Your Views for October 29

It’s our land

I am writing this letter in answer to Aaron Stene of Kailua-Kona (Your Views, Oct. 27).

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I oppose the Thirty Meter Telescope being built on our sacred mountain, and I am also against the building of the Hoku Kea on Halepohaku as I see it as a way to push for more observatories on the mauna.

In fact, Mauna a Wakea (Maunakea) belongs to the Department of Hawaiian Homes, which is leasing the land to the University of Hawaii. I believe the rent is for $1 a year.

Being that it is under the DHHL, it also belongs to kanaka maoli. We are the trustees of said land, which includes Hale Pohaku as well as Pu‘uhonua O Pu‘u huluhulu, including the road up to our mauna.

Here is only a part of the approved UH regents’ resolution dated Nov. 7, 2019 (dealing with Maunakea management):

“WHEREAS, the Board of Regents believes and acknowledges that Maunakea holds a special and important place in the history, culture, and hearts of the peoples of Native Hawaiian ancestry and all of Hawaii; and

WHEREAS, Maunakea has become a symbol of Native Hawaiian self-determination; and

WHEREAS, the Board of Regents recognizes that the University of Hawaii … has been criticized for past and present management of Maunakea; and

WHEREAS, the Board of Regents realizes that any mismanagement of Maunakea is hurtful and disrespectful to the sanctity and inviolability of this place to Native Hawaiians and others.”

As persons of Native Hawaiian ancestry, we do have a say into what goes on in regards to our mauna. So many of our kanaka maoli are on the waiting list, some of whom perished while still waiting for land. All the while, UH was using our mauna to their advantage. That road that is being used up and down our mauna belongs to us the DHHL.

Enough is enough. We don’t need not even one more observatory.

I will not address the complaint of littering because I passed through there a week ago, and it was intact. If you mean the tents, some of which are weather-beaten, it is what it is. The weather in that area is very harsh at times and windy.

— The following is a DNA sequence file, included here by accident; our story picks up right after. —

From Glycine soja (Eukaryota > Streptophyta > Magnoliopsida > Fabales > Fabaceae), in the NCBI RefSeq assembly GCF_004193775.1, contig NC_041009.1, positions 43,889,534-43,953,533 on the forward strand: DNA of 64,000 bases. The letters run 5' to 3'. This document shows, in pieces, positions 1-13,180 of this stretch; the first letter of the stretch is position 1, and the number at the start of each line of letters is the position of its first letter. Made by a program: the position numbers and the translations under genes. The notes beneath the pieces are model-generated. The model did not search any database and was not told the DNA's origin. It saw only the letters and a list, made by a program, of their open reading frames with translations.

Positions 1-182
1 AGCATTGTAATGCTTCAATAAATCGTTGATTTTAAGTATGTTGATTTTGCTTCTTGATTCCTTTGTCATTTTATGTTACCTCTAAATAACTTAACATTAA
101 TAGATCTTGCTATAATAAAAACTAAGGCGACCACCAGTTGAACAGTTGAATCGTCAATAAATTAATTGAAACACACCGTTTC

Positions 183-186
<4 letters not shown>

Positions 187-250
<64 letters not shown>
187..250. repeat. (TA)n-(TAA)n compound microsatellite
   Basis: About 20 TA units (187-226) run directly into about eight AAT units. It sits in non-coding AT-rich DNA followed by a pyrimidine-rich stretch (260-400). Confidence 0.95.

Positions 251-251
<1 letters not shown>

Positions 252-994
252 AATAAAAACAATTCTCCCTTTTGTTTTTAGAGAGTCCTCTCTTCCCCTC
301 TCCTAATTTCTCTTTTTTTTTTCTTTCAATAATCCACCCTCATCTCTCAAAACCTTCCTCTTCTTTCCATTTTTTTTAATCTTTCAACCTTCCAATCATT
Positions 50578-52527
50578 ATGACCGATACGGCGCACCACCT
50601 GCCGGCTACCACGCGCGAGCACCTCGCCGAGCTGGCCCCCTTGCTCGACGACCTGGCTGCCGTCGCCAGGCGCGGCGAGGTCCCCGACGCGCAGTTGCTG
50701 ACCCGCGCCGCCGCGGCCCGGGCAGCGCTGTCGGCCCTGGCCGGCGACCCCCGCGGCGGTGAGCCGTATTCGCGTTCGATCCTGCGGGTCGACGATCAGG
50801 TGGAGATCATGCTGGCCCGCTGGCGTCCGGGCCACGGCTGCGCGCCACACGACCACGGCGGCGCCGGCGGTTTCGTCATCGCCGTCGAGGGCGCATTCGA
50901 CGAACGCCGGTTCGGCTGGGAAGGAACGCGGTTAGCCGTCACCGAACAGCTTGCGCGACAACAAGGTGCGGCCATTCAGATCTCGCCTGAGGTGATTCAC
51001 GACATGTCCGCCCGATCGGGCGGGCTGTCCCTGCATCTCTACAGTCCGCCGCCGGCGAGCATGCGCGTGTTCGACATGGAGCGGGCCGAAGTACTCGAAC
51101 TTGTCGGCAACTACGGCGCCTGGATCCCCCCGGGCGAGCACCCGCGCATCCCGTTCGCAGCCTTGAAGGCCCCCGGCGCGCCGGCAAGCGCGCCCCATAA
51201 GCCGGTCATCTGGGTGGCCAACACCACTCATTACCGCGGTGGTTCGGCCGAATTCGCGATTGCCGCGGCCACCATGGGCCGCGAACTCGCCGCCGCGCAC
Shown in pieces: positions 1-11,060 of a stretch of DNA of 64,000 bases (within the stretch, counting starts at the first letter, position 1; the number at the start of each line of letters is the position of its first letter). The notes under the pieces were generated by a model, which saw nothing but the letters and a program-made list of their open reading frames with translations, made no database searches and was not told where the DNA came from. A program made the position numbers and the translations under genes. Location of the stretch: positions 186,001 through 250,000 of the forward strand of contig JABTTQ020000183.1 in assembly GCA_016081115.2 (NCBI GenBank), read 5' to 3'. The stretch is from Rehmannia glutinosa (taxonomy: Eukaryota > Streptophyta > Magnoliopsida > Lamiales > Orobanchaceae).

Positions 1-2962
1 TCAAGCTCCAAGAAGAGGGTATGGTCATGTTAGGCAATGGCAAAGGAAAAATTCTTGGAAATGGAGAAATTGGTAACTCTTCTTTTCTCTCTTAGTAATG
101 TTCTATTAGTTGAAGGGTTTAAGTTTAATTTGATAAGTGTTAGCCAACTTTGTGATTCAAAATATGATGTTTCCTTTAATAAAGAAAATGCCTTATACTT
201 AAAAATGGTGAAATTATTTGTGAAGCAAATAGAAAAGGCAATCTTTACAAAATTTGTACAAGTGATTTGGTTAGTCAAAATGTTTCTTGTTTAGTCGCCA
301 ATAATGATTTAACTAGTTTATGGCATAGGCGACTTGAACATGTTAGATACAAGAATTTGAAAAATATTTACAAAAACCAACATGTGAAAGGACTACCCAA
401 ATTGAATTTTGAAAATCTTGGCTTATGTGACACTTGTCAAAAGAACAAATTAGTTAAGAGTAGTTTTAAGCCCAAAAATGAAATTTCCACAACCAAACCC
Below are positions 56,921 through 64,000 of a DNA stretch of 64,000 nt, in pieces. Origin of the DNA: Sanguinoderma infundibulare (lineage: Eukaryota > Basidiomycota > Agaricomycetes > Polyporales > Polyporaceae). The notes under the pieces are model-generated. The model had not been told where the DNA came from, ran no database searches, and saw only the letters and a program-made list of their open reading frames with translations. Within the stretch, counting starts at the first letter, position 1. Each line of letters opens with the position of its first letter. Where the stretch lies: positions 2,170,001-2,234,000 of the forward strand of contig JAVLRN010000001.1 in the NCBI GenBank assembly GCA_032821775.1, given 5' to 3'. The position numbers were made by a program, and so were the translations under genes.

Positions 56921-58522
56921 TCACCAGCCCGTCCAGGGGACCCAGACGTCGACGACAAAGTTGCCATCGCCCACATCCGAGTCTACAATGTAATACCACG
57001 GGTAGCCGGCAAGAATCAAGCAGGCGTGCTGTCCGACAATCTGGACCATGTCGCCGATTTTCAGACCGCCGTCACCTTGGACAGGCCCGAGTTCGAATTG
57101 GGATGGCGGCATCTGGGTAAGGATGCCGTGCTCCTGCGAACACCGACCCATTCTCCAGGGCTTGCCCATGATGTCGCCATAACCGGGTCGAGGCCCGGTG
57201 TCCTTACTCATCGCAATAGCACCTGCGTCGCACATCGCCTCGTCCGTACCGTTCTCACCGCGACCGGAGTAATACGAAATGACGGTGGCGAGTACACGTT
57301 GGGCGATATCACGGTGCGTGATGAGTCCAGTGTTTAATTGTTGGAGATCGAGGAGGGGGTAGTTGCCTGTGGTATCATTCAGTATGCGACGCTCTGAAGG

I commend all those kupuna and kia‘i who withstood the elements all those grueling years for the sake of preserving what is held sacred for centuries. Imua kakou.

Ida S. Perez

Hilo

Non-native trees

Regarding “Fewer Christmas trees this year” (Tribune-Herald, Oct.26): So, the state government is OK with the import of hundreds of live, non-native conifer trees from the mainland, or who knows where?

Each tree laden with unknown bacteria, bugs and fungi from their native habitats, wherever that might be.

The dying, slowly decomposing trees are scattered all over Hawaii.

The state then feigns shock and surprise at the appearance of a rapidly spreading blight that is going to wipe out the entire ohia-based forest ecosystem throughout Hawaii in coming decades. And will spend millions to “study” it.

Meanwhile, Norfolk pine trees are established here, grow quite nicely, and do not need to be imported. But you need to lawyer up first because the crazies will sue you for colonialism or something.

Words fail.

But I still love this place.

Aloha, God bless, and Merry Christmas to all.

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John Powers

Pahoa

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